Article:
After An American Werewolf in New York, A Parisian Vampire in Pittsburgh: having frittered away his reputation in such dubious diversions as Oscar, Spies Like Us and Three Amigos, John Landis returns to the genre of comedy-horror that made his name. Anne Parillaud, the rangy, long-legged secret agent in Nikita, rejected an offer to star in the American remake (the result, The Assassin, fields Brigitte Fonda, opens next week and amply vindicates her decision). The vampire who feeds on Innocent Blood is what caught her eye.
At first she seems much like any other single white female, living in a bedsit, eating badly on convenience foods, feeling lonesome and low. 'It was time to treat myself,' she muses. 'And I thought, what about Italian?' Her takeaway of choice is a mafioso meatball, eaten al dente. Being on the whole a benevolent vampire, she only dines on bad guys. One of these hoods (Robert Loggia) develops a taste for sucking his own victims dry - it's pretty much what he was doing all along - and Parillaud must join forces with a young policeman in order to lay him to rest.
The film starts well. Strange, seductive, gamine and aggressive, Parillaud's persona is perfectly tailored to her role; she wraps all the cops on her trail round her little finger with the most effortlessly disarming of smiles. The special effects are imaginatively used; her eyes flash red at dinnertime; in the clasp of passions they glow gently through a changing rainbow of colours. The Sinatra soundtrack - which reflects the Mob's decidedly orthodox taste in easy listening - inspires some sly double entendres (I've Got You Under My Skin / That Old Black Magic) as Parillaud prepares to tuck in.
The action courses through a dark, wintry, empty city but, while in American Werewolf Landis wittily riffed on such stock London locations as Piccadilly Circus, the Pittsburgh of Innocent Blood remains a bland, anonymous place; some critics seem to have gone away thinking the film was set in New York. And Parillaud fades away from the scene for long tracts - what starts out as a wicked sex comedy turns into mundane, silly slapstick. For a while, it looked promising, though.
Jeanne Moreau is the only reason for watching The Old Lady Who Walked in the Sea, which has no other redeeming features, but she's a good one. In an alarming orange wig and vertiginous heels, she totters arthritically along exotic shorelines (Guadeloupe; the Cote d'Azur) in search of jewels to heist, suckers to play and toy-boys to idle with; her spectacular sulking moue may date from long before lip implants were ever imagined, her sexual rapaciousness and physical frailness may stray into the far reaches of grotesquerie, but this 70-year-old conwoman extraordinaire (Moreau plays a little older than her actual age), is not about to go out to grass. She makes the crazed beldames you find in late Fellini look like shrinking violets.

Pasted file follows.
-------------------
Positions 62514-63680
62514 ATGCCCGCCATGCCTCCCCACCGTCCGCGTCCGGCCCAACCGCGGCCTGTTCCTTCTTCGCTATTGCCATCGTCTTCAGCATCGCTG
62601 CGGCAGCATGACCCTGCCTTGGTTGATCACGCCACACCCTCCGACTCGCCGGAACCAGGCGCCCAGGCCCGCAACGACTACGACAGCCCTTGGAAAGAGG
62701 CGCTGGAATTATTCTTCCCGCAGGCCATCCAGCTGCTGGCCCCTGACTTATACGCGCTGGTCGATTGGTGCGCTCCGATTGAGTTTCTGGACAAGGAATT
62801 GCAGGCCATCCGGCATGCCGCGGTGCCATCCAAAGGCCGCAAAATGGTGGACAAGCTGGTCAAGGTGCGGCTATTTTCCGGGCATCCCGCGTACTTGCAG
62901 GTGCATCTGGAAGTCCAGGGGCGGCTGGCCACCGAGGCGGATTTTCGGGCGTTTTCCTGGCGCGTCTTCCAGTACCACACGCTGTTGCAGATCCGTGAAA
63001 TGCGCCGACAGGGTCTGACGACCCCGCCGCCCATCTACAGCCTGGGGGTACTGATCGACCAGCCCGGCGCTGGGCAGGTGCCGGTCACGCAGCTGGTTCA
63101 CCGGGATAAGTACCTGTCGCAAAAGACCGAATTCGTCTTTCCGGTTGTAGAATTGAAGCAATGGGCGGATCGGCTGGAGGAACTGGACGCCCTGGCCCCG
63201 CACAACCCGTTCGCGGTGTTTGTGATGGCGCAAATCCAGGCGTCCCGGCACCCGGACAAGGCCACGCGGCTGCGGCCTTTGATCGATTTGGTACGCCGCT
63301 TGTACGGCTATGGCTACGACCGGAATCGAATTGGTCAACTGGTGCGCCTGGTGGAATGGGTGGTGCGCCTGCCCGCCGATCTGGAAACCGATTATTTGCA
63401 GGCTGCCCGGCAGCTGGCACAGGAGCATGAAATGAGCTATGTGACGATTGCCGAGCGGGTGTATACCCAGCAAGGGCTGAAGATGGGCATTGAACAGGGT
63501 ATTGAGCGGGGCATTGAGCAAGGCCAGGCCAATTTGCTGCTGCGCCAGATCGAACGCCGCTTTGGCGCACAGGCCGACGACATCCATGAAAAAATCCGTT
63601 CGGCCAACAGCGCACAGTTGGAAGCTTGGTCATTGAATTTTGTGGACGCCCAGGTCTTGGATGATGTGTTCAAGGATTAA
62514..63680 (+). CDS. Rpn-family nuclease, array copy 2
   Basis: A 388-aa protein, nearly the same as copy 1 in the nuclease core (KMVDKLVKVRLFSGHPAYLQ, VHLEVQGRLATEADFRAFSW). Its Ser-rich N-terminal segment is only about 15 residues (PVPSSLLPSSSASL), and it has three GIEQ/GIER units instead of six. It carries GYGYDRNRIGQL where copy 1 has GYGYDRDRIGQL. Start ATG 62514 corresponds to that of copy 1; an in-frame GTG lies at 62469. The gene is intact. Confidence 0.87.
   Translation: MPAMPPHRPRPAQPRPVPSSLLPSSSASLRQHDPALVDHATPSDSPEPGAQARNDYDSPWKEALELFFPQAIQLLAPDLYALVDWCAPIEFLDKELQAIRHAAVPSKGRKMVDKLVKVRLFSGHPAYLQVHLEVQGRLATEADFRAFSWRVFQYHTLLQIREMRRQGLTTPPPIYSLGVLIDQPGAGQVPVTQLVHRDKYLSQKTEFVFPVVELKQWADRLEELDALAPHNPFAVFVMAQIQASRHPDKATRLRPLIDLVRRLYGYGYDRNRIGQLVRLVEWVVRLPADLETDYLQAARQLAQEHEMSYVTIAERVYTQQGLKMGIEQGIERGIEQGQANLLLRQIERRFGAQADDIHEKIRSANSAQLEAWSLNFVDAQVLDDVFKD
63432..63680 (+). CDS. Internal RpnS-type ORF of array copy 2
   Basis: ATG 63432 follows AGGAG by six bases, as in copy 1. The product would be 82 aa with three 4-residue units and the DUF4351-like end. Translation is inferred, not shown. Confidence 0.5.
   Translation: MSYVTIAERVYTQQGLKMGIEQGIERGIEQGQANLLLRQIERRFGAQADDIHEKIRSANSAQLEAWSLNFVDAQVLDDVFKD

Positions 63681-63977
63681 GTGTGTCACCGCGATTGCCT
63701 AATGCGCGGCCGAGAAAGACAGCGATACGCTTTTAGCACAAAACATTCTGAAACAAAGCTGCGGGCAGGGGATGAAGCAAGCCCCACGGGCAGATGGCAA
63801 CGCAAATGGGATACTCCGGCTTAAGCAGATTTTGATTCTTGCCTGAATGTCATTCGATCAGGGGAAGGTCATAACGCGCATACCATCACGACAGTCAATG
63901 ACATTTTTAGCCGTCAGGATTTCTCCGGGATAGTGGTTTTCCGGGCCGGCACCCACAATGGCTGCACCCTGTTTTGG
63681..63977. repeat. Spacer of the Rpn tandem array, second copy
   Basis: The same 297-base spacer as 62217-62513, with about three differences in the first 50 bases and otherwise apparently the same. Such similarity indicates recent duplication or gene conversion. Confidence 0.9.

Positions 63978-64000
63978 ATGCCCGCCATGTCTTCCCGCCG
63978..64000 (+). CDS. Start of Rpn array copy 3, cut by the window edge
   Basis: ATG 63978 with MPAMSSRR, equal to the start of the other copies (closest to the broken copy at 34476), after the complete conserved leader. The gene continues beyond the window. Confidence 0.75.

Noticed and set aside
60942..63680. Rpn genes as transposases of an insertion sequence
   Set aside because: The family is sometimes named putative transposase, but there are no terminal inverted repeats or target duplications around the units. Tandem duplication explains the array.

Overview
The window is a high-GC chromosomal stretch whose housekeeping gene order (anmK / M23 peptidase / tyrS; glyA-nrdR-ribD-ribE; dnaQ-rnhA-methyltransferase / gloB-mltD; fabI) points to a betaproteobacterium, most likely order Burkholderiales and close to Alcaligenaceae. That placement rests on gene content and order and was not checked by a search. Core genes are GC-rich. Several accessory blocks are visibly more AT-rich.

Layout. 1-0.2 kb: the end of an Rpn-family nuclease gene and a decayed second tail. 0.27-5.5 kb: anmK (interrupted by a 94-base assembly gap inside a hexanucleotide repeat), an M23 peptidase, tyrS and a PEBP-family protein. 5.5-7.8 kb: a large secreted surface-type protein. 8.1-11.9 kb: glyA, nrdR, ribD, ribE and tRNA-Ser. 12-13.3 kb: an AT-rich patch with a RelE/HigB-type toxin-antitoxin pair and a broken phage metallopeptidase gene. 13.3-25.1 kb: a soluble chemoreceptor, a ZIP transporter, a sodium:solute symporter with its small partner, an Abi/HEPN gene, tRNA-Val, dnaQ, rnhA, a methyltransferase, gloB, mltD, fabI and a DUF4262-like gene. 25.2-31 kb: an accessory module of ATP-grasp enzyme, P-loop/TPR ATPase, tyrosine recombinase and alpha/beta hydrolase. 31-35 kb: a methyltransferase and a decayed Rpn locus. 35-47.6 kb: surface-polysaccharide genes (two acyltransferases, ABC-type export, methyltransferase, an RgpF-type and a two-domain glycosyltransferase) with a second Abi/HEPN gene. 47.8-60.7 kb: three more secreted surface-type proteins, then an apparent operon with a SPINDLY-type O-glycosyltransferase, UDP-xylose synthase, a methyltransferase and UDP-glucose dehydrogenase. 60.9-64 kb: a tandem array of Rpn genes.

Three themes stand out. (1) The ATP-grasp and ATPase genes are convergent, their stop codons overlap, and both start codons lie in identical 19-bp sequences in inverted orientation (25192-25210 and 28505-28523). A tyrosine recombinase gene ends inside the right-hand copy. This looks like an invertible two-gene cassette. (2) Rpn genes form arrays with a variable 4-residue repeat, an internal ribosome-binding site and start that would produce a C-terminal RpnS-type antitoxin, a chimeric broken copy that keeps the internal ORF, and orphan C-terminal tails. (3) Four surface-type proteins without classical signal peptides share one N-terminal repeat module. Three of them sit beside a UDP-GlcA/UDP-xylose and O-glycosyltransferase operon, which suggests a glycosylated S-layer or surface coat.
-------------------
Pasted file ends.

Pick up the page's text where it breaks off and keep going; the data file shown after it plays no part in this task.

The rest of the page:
'Despair is not my cup of tea,' she said in a recent interview. 'I won't take on suicidal, resentful, menopausal, desperate or alchoholic women . . . I hope I offer people a glimpse of how life can be.' Her choice of roles has often been audacious, with few concessions to vanity - she's all wrinkles and wattles in a charming cameo as the indignant little nun ('Hell's too good for you]') in Vincent Ward's Map of the Human Heart which, by the way, features Parillaud as the female lead. But, while you fear for, say, Catherine Deneuve's glacial beauty 10 years hence, Moreau's still stunning in old age. And she exudes sexiness, even in her most apparently glamourless incarnation.
The film itself has aged with rather less grace; to be exact, it was made recently but seems of ancient vintage, like one of those jet-setting crime capers of the early Sixties. Moreau executes a couple of desultory scams with the pony-tailed beach bum she has chosen as her 'dauphin' du jour (Luc Thullier, very ineffectual). In slack moments, she and her former lover (Michel Serrault, the shrilling drag queen in La Cage aux Folles) trade baroque insults - 'Lank old mare ready for the slaughterhouse'; 'Rotting old ramrod'; 'Pus-filled raven' - all enounced with flawless vowels and olde-worlde courtesy. Adapted from a novel, the dialogue has a straitjacketed, literary feel and Moreau and Serrault skip through it with brilliant agility. The film itself just limps along.Reuse content